15.00 - Referential Integrity Constraints - Teradata Database

Teradata Database Design

Teradata Database
User Guide

Referential Integrity Constraints

The combination of the foreign key, the parent key (more accurately, a candidate key), and the relationship between them defined by the referential integrity rule is called the referential integrity constraint.

This is a constraint defined on a table column set (using the CREATE TABLE or ALTER TABLE SQL statements) that represents a referential integrity link between two tables.

A referential integrity constraint is always defined for a foreign key column set in the child table in a relationship.

Note that you cannot use UDT, Period, Geospatial, BLOB, CLOB, or XML columns to define a referential integrity relationship or other database constraint (see Chapter 12: “Designing for Database Integrity”).

See Chapter 12: “Designing for Database Integrity” for additional information about how referential integrity is essential to maintaining the integrity of databases.

Teradata Database provides two other features related to referential integrity constraints: batch referential integrity constraints and referential constraints. The basic differences among the different referential constraint types are summarized in the following table.


Referential Constraint Type



Does It Enforce Referential Integrity?

Level of Referential Integrity Enforcement

  • Referential Constraint
  • Temporal Relationship Constraint
  • For more information, see ANSI Temporal Table Support and Temporal Table Support.




    Batch referential integrity constraint



    All child table rows must match a parent table row

    Referential integrity constraint




    Referential constraints and temporal relationship constraints do not enforce the referential integrity of the database. Instead, they signal the Optimizer that certain referential relationships are in effect between tables, thus providing a means for producing better query plans without incurring the overhead of system enforcement of the specified RI constraints.

    You should specify referential constraints and temporal relationship constraints only when you enforce the integrity of the referential relationship in some other way, or if the possibility of query errors and the potential for data corruption is not critical to your application. See “Foreign Key Constraints” on page 644 and “CREATE TABLE Column Definition Clause” in SQL Data Definition Language for more information.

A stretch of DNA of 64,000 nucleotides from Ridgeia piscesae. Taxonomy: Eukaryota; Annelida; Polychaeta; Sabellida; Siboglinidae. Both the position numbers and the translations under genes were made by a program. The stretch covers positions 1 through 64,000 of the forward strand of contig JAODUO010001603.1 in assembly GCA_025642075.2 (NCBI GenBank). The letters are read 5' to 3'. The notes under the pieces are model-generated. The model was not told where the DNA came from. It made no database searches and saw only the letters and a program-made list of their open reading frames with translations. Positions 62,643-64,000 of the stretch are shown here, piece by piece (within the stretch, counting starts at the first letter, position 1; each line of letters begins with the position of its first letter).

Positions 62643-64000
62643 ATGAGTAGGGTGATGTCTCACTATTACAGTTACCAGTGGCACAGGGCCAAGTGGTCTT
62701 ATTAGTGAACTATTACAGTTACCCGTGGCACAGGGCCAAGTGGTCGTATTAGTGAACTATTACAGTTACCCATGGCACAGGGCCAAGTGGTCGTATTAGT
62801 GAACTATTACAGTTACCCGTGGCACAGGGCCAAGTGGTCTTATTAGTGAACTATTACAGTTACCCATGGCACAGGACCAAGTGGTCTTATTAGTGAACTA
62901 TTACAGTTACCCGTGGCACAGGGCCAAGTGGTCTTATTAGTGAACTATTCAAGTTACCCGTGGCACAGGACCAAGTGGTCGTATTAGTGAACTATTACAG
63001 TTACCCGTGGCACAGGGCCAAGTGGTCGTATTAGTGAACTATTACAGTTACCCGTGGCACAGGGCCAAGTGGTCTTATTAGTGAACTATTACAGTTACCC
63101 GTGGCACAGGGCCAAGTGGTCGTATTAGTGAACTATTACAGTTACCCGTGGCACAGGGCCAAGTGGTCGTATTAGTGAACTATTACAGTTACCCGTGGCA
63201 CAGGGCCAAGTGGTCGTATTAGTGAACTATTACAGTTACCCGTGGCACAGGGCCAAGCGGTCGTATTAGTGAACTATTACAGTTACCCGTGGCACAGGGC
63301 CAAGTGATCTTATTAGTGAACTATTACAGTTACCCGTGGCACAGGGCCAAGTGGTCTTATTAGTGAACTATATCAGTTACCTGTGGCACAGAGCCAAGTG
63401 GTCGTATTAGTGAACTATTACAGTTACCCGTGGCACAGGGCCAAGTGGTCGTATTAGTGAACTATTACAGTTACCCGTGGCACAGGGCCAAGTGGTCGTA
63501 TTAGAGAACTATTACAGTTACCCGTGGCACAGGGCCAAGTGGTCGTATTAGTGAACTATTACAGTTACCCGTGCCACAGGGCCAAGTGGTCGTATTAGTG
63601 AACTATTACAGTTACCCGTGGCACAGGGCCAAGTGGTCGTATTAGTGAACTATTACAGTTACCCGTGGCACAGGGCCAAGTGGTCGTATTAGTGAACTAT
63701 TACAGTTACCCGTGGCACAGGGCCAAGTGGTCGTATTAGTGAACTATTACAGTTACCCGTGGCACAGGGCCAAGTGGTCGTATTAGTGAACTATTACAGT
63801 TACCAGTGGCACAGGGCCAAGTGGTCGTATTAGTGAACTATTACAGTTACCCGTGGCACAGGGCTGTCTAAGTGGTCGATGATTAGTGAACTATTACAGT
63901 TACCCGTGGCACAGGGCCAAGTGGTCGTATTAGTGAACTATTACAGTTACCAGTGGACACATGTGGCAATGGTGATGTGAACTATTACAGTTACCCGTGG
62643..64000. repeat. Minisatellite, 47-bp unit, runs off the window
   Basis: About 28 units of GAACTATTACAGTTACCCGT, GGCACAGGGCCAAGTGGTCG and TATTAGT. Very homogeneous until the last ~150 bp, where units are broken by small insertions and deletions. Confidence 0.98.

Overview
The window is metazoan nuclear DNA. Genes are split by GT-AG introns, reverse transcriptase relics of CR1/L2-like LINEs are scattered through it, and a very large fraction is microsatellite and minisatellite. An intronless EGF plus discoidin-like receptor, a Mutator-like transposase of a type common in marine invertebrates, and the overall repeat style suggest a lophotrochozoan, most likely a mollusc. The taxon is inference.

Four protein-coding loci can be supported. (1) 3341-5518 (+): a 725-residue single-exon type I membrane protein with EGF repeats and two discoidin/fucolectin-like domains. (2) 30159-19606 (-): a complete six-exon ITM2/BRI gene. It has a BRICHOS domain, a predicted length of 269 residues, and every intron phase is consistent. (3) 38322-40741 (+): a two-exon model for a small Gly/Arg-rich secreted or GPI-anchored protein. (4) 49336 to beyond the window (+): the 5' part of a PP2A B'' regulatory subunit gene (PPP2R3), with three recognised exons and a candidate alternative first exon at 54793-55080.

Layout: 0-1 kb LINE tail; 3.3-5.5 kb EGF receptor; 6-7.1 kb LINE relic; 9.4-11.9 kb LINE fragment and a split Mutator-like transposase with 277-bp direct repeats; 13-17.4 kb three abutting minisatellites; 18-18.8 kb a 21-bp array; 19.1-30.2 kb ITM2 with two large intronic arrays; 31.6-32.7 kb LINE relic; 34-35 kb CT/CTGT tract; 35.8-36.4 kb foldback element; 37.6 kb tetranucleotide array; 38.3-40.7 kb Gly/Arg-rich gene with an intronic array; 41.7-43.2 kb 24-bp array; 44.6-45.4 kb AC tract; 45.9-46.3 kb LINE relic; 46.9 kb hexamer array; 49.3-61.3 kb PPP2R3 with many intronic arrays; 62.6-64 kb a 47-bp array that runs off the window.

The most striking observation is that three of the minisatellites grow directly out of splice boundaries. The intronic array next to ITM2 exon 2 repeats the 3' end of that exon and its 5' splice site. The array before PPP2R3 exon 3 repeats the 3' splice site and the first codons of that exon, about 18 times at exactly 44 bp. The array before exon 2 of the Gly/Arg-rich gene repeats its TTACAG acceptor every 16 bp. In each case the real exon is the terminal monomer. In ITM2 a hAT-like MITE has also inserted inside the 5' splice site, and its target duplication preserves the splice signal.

Batch referential integrity constraints are externally identical to regular referential integrity constraints. Because they enforce referential integrity in an all‑or‑none manner for an entire implicit transaction, they can be more high-performing than standard referential integrity constraints. In most circumstances, there is no semantic difference between the two, only an implementation difference. Batch referential integrity becomes important when a single statement inserts many rows into a table, like the massive inserts that can occur with INSERT … SELECT requests.

    Example : Referential Integrity Constraints

    The following CREATE TABLE statement defines the following referential integrity constraints on table_A.

  • A column-level constraint on the foreign key column, column_A1, and the parent table (table_B) key column, column_B1.
  • A table-level constraint on the composite foreign key column set (column_A1, column_A2) and the parent table table_C.
  •     CREATE TABLE table_A (
         column_A1 CHARACTER(10) REFERENCES table_B (column_B1), 
         column_A2 INTEGER
        PRIMARY KEY (column_A1),
        FOREIGN KEY (column_A1, column_A2) REFERENCES table_C);

    According to this definition, the single-column primary key column_A1 must reference the primary key column column_B1 of the parent table table_B. Table_B must have a primary key, of which one column is column_B1, having the following definition.

          CHARACTER(10) NOT NULL

    The composite foreign key (column_A1, column_A2) must reference the primary key of the parent table table_C. Table_C must have a two-column primary key, the first column of which has the following definition.

          CHARACTER(10) NOT NULL

    The second column of the Table_C primary key must have the following definition.